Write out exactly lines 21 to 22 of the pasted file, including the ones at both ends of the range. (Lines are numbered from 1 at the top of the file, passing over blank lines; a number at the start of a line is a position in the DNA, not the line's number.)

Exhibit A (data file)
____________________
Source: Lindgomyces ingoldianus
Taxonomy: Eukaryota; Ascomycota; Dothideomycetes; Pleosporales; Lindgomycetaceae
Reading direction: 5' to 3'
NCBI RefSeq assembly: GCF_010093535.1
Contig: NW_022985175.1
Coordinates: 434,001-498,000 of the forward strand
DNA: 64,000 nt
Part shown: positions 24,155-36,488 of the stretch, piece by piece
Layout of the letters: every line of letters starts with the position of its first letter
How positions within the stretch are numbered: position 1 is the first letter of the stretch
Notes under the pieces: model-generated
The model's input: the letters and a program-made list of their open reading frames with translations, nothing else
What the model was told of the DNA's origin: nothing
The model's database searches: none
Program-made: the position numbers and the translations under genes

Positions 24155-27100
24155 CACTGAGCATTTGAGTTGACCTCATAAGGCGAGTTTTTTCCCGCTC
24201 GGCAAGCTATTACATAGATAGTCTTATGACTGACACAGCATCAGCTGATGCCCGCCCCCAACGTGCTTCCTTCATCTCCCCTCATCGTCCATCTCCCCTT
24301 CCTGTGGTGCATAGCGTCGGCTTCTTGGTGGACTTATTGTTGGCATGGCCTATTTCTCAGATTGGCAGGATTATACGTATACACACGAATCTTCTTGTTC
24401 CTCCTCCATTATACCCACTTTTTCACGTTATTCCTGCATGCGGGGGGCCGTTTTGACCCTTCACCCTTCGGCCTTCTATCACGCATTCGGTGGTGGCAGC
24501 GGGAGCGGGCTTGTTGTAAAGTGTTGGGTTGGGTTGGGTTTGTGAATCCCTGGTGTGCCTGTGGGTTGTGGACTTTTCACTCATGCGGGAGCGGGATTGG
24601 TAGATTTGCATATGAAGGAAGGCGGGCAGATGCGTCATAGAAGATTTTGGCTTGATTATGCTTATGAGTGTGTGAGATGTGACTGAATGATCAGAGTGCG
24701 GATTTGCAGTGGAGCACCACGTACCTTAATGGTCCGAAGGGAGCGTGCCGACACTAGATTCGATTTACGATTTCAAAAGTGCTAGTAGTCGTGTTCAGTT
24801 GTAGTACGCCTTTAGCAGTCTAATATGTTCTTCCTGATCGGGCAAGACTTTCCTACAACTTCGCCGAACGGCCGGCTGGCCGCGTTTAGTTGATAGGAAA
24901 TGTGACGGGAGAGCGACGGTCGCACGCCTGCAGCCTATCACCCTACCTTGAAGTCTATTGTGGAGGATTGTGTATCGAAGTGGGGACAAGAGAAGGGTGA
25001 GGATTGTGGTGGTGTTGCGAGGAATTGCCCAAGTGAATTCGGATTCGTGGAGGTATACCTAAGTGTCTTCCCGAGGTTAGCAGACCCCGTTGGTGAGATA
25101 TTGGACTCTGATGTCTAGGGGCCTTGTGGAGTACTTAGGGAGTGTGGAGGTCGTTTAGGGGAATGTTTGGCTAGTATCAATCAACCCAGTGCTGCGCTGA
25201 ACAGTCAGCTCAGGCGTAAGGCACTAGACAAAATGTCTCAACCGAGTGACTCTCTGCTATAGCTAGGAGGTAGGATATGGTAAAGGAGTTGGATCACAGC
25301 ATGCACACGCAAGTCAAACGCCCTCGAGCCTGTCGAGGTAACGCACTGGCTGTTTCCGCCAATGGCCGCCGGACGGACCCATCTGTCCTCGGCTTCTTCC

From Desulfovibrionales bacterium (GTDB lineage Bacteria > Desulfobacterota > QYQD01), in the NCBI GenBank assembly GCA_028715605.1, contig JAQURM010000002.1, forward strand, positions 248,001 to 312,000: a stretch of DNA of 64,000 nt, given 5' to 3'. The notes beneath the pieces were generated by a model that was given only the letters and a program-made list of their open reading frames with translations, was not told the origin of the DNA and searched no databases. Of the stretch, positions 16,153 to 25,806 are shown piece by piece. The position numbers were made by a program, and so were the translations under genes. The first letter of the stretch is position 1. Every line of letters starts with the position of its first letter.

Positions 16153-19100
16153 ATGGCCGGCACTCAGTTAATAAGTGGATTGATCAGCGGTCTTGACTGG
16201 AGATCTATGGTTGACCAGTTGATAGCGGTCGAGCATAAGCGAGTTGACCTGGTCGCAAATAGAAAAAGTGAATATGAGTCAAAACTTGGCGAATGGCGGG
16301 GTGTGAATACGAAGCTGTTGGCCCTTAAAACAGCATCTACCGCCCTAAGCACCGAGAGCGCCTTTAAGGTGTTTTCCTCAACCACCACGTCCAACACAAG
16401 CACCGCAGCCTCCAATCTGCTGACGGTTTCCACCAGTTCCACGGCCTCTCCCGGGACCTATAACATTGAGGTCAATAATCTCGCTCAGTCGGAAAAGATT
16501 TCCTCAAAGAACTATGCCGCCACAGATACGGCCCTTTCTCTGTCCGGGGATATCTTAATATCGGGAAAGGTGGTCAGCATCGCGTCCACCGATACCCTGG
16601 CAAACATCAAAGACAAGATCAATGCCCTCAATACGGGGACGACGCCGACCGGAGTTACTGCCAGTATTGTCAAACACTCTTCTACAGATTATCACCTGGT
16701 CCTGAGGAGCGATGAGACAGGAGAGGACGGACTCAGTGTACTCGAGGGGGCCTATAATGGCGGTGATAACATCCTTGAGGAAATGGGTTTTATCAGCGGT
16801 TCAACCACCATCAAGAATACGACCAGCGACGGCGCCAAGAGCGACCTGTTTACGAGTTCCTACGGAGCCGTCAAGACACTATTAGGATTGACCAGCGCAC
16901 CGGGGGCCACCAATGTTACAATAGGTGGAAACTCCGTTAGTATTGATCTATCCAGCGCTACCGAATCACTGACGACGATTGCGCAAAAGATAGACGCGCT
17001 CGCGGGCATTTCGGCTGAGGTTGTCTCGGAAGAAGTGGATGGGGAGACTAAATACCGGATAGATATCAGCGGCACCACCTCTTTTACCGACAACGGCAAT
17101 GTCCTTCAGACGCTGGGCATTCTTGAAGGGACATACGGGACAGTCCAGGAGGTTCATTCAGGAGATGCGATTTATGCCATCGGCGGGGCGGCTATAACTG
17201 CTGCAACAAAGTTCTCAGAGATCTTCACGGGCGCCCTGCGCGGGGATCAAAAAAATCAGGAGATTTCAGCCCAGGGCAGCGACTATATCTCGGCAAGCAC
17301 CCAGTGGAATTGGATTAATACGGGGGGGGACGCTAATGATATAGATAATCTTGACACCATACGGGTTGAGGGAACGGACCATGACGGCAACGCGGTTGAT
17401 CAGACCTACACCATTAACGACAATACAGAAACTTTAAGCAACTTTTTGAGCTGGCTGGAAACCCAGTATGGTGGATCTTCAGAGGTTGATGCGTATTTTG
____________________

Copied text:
24501 GGGAGCGGGCTTGTTGTAAAGTGTTGGGTTGGGTTGGGTTTGTGAATCCCTGGTGTGCCTGTGGGTTGTGGACTTTTCACTCATGCGGGAGCGGGATTGG
24601 TAGATTTGCATATGAAGGAAGGCGGGCAGATGCGTCATAGAAGATTTTGGCTTGATTATGCTTATGAGTGTGTGAGATGTGACTGAATGATCAGAGTGCG